BOISE - After a string of ethical lapses and questions about Idaho lawmakers’ conduct that’s only been increasing in recent years, new lawmakers will face something unprecedented when they arrive in Boise for their organizational session next week: Formal ethics training.
That’s not all. When the Legislature convenes its 2013 session the second week of January, business will pause on the session’s third day, as all lawmakers, old and new, are put through an hours-long ethics training session.
“Obviously, we’ve had some issues with breaches of ethical behavior over the last few years,” said Idaho Senate President Pro-Tem Brent Hill, R-Rexburg. Hill said he and House Speaker Lawerence Denney, R-Midvale, decided to institute the new training, and the Legislative Council, a panel of legislative leaders, approved it.
“I think it’s a good idea,” said House Minority Leader John Rusche, D-Lewiston. “I applaud it.”
But he noted that a bipartisan working group of senators and representatives met for weeks during the 2012 legislative session without success, trying to reach consensus on new, tougher ethics laws, from an independent ethics commission - which only Idaho and eight other states lack - to financial disclosure requirements for lawmakers, which only Idaho and two other states don’t have.
Said Rusche, “I still think there’s a long way to go.”
The list of ethical lapses is long, ranging from matters that barely raised eyebrows to several prompting full ethics investigations.
In June, for example, Sen. Sheryl Nuxoll, R-Cottonwood, repaid $890 to the state for a taxpayer-funded end-of-session letter she sent out to Republicans in her former and new legislative districts, touting her record and thanking supporters as she sought re-election.
The previous June, Rep. Sue Chew, D-Boise, was admonished and acknowledged she erred after her intern sent a mass email from her legislative account, seeking ideas to support a school-reform referendum effort, including ways to engage high school students.
In February, House Transportation Chairman Joe Palmer, R-Meridian, persuaded the House to pass his bill to shut off parking meters around the state Capitol during the legislative session, saying a constituent brought him the issue, but not revealing that his 24-year-old son was issued numerous parking tickets in the area and had his car towed on the first day of the 2012 legislative session for unpaid tickets.
No ethics action was taken. Denney backed Palmer, saying, “I don’t think that crosses the ethical line.” The bill died in the Senate.
Rep. Phil Hart, R-Athol, was the subject of three ethics complaints in 2011 and 2010, over his ongoing fight against paying back state and federal income taxes, his repeated invoking of legislative privilege to win delays in his tax cases, and his illegal logging of state school endowment land in 1996 for logs to build his log home in Athol, for which he never paid an outstanding judgment.
Hart lost his seat on the House tax committee as a result, and also gave up his vice-chairmanship of the House Transportation Committee to avoid further ethics sanctions. He apologized to the House in February.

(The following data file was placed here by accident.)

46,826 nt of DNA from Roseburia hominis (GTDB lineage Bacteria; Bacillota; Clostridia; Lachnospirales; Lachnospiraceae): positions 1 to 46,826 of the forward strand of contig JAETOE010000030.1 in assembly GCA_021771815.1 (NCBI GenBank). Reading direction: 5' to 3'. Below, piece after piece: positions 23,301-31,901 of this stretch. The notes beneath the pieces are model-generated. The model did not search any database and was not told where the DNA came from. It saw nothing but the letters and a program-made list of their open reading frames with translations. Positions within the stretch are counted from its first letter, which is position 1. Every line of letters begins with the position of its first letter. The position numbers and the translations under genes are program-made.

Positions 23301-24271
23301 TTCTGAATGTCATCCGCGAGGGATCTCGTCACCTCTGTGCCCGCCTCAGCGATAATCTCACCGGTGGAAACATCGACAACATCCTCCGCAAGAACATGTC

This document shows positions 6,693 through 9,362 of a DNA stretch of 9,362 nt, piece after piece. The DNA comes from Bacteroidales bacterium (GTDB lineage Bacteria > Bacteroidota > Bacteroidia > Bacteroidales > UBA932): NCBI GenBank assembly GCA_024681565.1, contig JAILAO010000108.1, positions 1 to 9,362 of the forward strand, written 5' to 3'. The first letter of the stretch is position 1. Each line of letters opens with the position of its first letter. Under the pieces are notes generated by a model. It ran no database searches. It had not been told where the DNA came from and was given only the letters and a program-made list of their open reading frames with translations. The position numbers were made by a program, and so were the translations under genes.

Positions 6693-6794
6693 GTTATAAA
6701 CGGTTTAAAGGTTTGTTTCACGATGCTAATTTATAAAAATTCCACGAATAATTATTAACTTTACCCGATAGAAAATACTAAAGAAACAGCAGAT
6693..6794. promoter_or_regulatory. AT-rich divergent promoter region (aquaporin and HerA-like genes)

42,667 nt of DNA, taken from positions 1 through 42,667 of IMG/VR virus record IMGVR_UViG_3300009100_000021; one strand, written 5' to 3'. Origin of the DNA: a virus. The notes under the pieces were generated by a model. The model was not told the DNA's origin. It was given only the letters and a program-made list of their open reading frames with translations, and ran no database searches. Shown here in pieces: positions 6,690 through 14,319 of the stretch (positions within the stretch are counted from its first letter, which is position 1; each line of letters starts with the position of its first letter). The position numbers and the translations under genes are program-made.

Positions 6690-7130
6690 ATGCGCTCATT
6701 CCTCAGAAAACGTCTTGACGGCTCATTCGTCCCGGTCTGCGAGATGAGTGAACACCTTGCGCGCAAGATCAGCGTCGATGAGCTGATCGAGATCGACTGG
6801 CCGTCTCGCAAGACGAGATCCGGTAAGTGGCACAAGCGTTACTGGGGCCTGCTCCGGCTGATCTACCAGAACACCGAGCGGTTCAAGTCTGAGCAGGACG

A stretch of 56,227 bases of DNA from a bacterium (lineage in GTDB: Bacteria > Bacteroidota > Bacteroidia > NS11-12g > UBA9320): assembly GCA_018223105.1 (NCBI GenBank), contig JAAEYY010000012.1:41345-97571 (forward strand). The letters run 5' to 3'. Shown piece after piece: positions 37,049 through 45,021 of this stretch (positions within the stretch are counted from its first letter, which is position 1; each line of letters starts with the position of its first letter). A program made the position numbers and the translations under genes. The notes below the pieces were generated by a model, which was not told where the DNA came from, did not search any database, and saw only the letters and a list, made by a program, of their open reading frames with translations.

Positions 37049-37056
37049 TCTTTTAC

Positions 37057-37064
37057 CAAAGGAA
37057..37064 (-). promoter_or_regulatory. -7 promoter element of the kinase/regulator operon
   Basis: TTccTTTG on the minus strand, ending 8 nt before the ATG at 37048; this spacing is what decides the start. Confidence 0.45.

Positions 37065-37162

Back in 2007, Denney came under fire after he recommended that a California developer dump its lobbyist, with whom Denney had a political dispute, and instead hire a former member of House GOP leadership who had just switched to lobbying.
Idaho has no waiting period between legislative or government service and lobbying; a one-year waiting period was among the bills the bipartisan working group examined this year, but never proposed.
Hill said laws like that still could be enacted. “I think we do need to look at some changes in the statutes,” he said. “But at the same time, that isn’t going to do it either. It’s a character issue.”
He said lawmakers will benefit from a better understanding of ethics laws and requirements, and reminders that the public holds them to high standards.
“We need to be inspired to just be our best selves,” he said.
The ethics training will include a session next week for new lawmakers - and there are a record-tying 44 of those this year - led by Peggy Kerns, director of the Center for Ethics in Government at the National Conference of State Legislatures.
“She’s coming in Wednesday to basically provide that values-based kind of presentation to our new legislators,” said Jeff Youtz, Idaho director of legislative services.
Then, on Jan. 9, all legislators, old and new, will gather in the Capitol Auditorium for an ethics training session from 1:30 to 5:30 p.m. “It’s a terrific opportunity to have everybody hear the same thing at the same time,” Youtz said, from conflicts of interest to campaign finances, gifts and lobbyists to bribery laws. “We’ll even go through everything as mundane as when is it appropriate to use your Senate stationery.”
He added, “We will fill up the auditorium. We’re going to invite lobbyists and agency staff and anybody who wants to be there, it’ll be an open meeting. It’ll be really unique.”
Hill said he hopes the ethics training sessions will set the tone for this year’s Idaho legislative session. “We want the legislators to know it’s important,” he said, “and also to let the people know that we know it’s important.”